Democracy and the global flow of ideas depend upon a free internet. Network neutrality advocates worry that dominant broadband services providers, such as Verizon or Comcast, will use their market power to block, degrade, or otherwise discriminate against content originating from unaffiliated or disfavored firms. Others fear platforms such as search engines and social media will control online behavior and censor speech. Advocates of both network neutrality and platform regulation postulate an internet firm—either broadband service provider or search/social media platform—with the market power to discriminate among businesses and users. Yet, despite these similarities, broadband service providers and dominant search engines/social platforms face different regulatory regimes: the Federal Communications Commission’s (FCC) network neutrality regulation as opposed to section 230 of the Communications Decency Act. These differing regulatory regimes create an indefensible double standard for online platforms, with broadband facing potential network neutrality regulation but search/social media enjoying section 230’s liability protections.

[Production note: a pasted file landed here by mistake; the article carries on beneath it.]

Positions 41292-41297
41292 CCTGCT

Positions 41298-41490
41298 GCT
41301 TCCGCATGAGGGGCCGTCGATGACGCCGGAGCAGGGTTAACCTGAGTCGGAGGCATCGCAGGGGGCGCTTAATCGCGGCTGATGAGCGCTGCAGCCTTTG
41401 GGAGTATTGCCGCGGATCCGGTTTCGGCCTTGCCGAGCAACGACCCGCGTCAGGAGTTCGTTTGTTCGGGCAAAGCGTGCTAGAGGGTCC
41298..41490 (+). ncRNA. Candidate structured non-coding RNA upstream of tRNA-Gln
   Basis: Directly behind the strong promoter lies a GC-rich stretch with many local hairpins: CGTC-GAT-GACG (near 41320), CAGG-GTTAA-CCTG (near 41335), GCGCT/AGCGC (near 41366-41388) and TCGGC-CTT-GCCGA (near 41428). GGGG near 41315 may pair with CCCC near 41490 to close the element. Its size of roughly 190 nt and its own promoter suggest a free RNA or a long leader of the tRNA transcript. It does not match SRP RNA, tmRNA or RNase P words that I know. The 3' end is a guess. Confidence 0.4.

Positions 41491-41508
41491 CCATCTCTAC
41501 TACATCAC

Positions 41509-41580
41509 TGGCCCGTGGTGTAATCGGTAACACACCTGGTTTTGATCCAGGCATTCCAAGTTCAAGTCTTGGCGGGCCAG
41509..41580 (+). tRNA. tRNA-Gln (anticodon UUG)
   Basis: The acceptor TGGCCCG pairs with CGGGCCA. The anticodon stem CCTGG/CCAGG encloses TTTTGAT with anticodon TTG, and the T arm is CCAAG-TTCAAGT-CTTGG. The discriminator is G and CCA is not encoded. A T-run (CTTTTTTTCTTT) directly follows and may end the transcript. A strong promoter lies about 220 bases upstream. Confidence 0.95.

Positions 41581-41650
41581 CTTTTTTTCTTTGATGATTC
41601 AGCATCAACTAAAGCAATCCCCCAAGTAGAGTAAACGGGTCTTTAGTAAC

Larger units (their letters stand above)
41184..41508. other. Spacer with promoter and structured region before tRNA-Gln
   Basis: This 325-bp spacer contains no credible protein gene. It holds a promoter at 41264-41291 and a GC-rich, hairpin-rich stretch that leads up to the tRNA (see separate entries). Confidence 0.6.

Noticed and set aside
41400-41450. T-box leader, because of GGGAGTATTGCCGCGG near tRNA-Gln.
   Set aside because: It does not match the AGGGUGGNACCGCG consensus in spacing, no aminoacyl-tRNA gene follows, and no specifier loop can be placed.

Both network neutrality and section 230 reflect a historically typical “regulatory bargain” first found in common carriage, the body of law that has regulated transportation and communications networks for centuries. Government offers carrots, such as liability relief, and imposes sticks, such as antidiscrimination duties. In return, a dominant network firm furnishes public goods that flow from a universal communications platform. Viewing regulation through this prism, this Article forwards a unified internet liability regime consistent with consumer protection and free speech.
Recommended citation: Adam Candeub, Bargaining for Free Speech: Common Carriage, Network Neutrality, and Section 230, 22 Yale J.L. & Tech. 391 (2020).